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Stefanija Giric

Project Director
Stefanija is Project Director of the ITV and IAV studies. She joined the project as Study Coordinator in 2018. She has experience in various nonprofit and advocacy roles and previously worked on research projects investigating the ethical, legal and social implications of various emerging technologies, particularly in the genomics and personalized medicine spaces. She holds an MA in Bioethics and Science Policy and a BA in Public Policy, both from Duke University.

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Jean PhillipsJean Phillips-Weiner

Graduate Research Assistant
Jean is one of our graduate research assistants. She originally joined the project in early 2013, and transitioned to the graduate program in 2019. Her primary role in the project is coordinating the Youth Purchase Survey. She also has experience with data archiving, data collection, data management, data analysis, and study design. Jean holds a Bachelor of Science degree in Psychology from UNC Chapel Hill, and expects to complete her Masters of Public Health in Health Behavior at UNC Chapel Hill in 2021.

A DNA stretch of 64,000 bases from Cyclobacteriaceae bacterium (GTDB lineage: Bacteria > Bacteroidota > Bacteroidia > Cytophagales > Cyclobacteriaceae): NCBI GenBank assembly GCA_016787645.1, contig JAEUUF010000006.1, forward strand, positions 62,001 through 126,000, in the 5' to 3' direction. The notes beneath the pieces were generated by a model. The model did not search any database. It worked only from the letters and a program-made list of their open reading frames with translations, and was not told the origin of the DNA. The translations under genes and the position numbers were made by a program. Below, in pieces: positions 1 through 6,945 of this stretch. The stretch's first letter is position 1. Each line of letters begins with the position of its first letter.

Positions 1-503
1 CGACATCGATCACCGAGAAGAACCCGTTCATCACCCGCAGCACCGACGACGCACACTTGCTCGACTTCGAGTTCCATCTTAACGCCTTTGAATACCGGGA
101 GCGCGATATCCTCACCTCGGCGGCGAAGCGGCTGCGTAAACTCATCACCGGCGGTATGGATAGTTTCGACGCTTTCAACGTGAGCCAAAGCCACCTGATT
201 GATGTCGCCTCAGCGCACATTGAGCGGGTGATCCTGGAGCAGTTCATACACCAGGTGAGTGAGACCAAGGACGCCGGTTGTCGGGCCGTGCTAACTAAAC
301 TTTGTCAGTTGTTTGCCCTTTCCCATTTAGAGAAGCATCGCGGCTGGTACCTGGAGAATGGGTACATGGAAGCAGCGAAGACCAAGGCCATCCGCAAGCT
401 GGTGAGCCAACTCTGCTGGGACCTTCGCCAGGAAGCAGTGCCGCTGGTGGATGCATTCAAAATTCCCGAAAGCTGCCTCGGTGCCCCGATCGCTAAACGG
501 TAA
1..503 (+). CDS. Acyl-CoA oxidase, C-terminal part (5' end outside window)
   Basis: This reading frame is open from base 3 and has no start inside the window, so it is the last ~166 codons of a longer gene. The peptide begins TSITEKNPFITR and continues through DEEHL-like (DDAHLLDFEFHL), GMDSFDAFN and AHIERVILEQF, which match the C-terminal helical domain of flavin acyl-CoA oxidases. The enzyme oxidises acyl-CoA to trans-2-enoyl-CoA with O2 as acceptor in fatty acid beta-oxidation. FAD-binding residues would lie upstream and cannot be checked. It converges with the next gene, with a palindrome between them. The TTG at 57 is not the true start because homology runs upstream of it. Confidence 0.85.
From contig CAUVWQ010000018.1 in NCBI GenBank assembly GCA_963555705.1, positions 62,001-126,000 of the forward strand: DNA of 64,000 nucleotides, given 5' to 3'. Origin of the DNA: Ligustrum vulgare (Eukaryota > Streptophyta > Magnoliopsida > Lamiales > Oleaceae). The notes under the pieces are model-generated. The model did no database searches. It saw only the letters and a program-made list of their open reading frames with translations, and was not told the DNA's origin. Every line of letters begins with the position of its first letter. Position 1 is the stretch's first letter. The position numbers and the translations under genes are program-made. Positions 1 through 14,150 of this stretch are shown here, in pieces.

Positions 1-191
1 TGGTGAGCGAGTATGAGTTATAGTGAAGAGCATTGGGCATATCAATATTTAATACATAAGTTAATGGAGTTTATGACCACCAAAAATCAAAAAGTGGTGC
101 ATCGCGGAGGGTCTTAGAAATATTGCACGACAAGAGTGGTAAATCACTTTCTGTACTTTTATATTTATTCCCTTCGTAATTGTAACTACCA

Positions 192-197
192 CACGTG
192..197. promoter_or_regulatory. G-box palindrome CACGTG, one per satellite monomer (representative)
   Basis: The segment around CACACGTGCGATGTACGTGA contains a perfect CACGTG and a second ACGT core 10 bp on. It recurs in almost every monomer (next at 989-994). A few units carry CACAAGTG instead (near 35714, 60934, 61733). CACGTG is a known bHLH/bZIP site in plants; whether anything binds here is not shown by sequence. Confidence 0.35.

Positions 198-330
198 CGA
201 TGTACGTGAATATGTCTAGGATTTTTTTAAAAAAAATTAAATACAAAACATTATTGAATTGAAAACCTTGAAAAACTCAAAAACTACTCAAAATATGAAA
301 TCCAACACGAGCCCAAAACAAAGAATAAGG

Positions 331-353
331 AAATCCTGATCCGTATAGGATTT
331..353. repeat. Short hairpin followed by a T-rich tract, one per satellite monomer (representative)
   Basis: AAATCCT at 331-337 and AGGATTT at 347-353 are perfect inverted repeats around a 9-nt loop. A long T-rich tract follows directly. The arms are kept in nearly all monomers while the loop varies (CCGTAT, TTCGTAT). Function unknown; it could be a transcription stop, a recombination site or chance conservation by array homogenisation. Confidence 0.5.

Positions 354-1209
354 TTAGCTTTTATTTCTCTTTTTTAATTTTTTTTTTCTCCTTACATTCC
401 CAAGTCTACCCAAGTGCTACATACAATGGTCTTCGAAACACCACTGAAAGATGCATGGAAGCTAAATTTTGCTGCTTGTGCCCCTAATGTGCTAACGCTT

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Jessie Scott

Research Assistant and Technology Coordinator
Jessie joined the project in early 2018. In addition to data collection and archiving, his roles encompass supervision of volunteer research assistants, SQL database management, survey programming, and coordinating the study’s technology needs. His experience includes training methodology and design, data analysis, SQL programming, and technical writing. Jessie earned his Bachelor of Arts degree in Psychology from North Carolina State University in 2012.

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Hannah Inman

Research Assistant
Hannah joined the study in mid-2019. In addition to data collection and archiving, Hannah runs statistical analyses, performs data cleaning, and prepares data for presentation.  Her experience includes SAS and SQL programming.  Hannah earned her Bachelor of Science in Public Health degree in Biostatistics from the UNC Gillings School of Global Public Health in 2019.